Dec 092014
 

I often go to a coffee shop. It’s lovely. Big, spacious, high ceilings, long tables, great wifi.

It is, however, flawed.

First, minorly, they have  “B” rating. In my city, the Department of Heath rates every food service establishment “A,” “B,” or “C.” I’m not a food snob. I’m not a germophobe. I happily eat in “B” or “C” rated restaurants when their owners are immigrants, or working class, when complying with byzantine local bureaucratic requirements is so far down their list of interests or capabilities that it simply doesn’t happen, and when the food is just so damned good that I don’t care if the sink is five feet too close to the trash, or whatever. I read the ratings not as an indication of food quality, but of priorities.

When a restaurant is run by pretentious white hipsters with college educations and the clientele is crunchy and granola? A “B” rating is a problem in such a place.

In this particular place, it’s less of a problem, because all the food they serve is gluten free and/or vegan. And there’s not much of it. And what there is is old, I think – it certainly looks unappetizing. And, there’s no variety. So there’s no danger of my eating it.

Which means that I’m relegated to simply drinking their coffee, while I type away on my laptop at one of their lovely, long tables, under one of their lovely, high ceilings.

Which brings me to the second gripe I have: my drink is a drink called a cappuccino. You may have heard of it. It’s coffee with steamed milk. Typically, it looks like this:

A cup of cappuccino

This picture is from the Wikipedia web page for cappuccino. The caption is “classic cappuccino.”

At this particular coffee shop, cappuccinos (or “cappuccini”) are served in glasses.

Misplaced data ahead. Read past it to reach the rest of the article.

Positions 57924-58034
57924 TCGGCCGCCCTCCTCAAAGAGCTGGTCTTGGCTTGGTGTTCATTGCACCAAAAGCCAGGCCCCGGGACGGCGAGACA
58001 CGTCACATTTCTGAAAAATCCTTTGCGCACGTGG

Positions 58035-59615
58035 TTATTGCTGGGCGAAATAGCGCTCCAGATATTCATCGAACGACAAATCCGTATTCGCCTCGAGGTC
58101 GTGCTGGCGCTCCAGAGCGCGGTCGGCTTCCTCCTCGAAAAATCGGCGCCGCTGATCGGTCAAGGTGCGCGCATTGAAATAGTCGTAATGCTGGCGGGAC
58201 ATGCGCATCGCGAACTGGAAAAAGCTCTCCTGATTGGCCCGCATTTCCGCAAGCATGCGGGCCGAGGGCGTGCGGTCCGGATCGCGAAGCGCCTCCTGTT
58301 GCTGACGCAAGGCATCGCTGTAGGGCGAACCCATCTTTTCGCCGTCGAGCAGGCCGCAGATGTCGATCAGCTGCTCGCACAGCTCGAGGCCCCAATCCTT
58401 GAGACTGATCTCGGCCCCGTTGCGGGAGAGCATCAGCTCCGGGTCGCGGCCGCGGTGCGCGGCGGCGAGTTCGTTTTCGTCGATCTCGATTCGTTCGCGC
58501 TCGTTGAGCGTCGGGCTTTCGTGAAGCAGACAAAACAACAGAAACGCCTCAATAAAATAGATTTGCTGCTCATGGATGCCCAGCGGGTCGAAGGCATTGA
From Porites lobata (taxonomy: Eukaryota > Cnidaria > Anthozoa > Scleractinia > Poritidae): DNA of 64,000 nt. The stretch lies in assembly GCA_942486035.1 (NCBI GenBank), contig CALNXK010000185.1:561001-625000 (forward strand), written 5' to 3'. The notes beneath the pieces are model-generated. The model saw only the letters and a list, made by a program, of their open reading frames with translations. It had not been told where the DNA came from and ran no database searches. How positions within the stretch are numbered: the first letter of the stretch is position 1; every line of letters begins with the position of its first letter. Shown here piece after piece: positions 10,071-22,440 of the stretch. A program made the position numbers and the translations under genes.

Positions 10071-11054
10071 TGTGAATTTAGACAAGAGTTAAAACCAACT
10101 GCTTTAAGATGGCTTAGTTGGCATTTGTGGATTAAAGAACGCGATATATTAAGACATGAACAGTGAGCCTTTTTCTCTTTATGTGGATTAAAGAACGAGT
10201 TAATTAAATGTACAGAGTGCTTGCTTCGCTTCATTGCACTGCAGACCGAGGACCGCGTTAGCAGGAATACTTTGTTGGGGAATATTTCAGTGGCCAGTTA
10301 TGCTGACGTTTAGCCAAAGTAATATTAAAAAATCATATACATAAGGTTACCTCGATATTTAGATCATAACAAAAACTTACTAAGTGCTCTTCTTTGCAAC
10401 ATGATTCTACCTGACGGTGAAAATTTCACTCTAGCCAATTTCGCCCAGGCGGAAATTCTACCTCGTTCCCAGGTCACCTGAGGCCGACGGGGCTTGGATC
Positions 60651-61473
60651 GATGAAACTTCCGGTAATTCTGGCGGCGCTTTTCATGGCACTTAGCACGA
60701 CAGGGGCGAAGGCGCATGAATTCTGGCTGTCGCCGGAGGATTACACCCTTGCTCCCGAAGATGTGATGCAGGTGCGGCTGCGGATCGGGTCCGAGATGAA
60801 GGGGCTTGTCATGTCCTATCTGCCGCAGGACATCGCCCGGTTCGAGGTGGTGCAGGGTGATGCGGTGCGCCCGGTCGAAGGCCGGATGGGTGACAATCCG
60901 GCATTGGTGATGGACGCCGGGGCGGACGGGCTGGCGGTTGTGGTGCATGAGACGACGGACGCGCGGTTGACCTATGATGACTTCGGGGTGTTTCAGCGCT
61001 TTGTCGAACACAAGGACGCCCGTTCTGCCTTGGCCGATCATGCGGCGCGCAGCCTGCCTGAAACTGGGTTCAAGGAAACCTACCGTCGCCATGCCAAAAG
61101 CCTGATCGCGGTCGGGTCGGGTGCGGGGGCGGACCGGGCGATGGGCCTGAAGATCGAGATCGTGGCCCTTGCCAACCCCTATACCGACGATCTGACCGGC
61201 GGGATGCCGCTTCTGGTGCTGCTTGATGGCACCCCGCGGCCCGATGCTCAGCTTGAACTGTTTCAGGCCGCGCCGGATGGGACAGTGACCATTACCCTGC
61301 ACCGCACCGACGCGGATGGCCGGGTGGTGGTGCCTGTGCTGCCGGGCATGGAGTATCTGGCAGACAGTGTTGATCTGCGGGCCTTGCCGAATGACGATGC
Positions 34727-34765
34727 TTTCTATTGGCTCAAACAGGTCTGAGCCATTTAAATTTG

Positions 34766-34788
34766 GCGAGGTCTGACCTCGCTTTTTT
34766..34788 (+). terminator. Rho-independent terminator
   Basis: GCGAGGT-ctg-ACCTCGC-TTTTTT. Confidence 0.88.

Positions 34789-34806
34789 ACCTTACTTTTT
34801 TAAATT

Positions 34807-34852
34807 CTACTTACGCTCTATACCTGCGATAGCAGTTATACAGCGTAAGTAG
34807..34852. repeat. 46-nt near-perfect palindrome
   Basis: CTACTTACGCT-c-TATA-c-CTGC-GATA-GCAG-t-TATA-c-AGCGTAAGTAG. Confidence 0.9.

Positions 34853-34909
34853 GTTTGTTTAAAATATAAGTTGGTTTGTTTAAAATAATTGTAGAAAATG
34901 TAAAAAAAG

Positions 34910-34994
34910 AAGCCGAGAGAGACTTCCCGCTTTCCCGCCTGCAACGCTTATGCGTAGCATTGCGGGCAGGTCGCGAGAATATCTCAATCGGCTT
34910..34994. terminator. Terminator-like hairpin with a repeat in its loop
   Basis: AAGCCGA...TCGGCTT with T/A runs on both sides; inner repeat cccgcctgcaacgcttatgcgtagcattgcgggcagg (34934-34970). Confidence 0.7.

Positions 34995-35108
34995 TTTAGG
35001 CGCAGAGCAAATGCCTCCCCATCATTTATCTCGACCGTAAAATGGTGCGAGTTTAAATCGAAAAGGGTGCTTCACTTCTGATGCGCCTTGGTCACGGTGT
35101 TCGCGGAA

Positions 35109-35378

I don’t like my coffee in a glass. I was raised in the U.S., and in my country, it is uncommon to drink hot drinks in glass. For whatever associational reasons, I prefer my hot drinks in the mugs to which I’m accustomed. Whether right or wrong, I feel that in a glass, the heat is lost too quickly, and there’s something about the experience that’s a little jarring to me – like drinking wine out of a can, or beer out of a carton. I’m sure there’s no taste difference, but the experience just feels… wrong.

So, in this coffee shop, I have learned that I should ask for my cappuccino in a mug. Otherwise, they give it to me in a glass.

Nine times out of ten, this is not a problem. The mugs they have here are a little bigger than the glasses, so the baristas are left with a challenge, if they want to keep their cappuccino recipe constant: they either give me a drink that doesn’t quite fill the mug, or they increase the amount of coffee and steamed milk, and fill the mug. Sometimes, I imagine, they increase the steamed milk without increasing the coffee – or the other way ‘round – and I have to say, I’m almost always none the wiser. On occasion, they’ve filled the cup and charged me an extra fifty cents. This seems to me unnecessary, but I understand it.

But one time out of ten, the barista is an asshole.

This morning, the exchange went like this:

Me:  I’d like a skim cappuccino please, in a mug.
Him:  I’m sorry. We make it in a glass.
Me:  I know you usually do, but I’d like mine in a mug, if you would.
Him:  I’m sorry. I can’t do that.
Me:  You can’t do that?
Him:  I can’t do that. There won’t be enough steamed milk.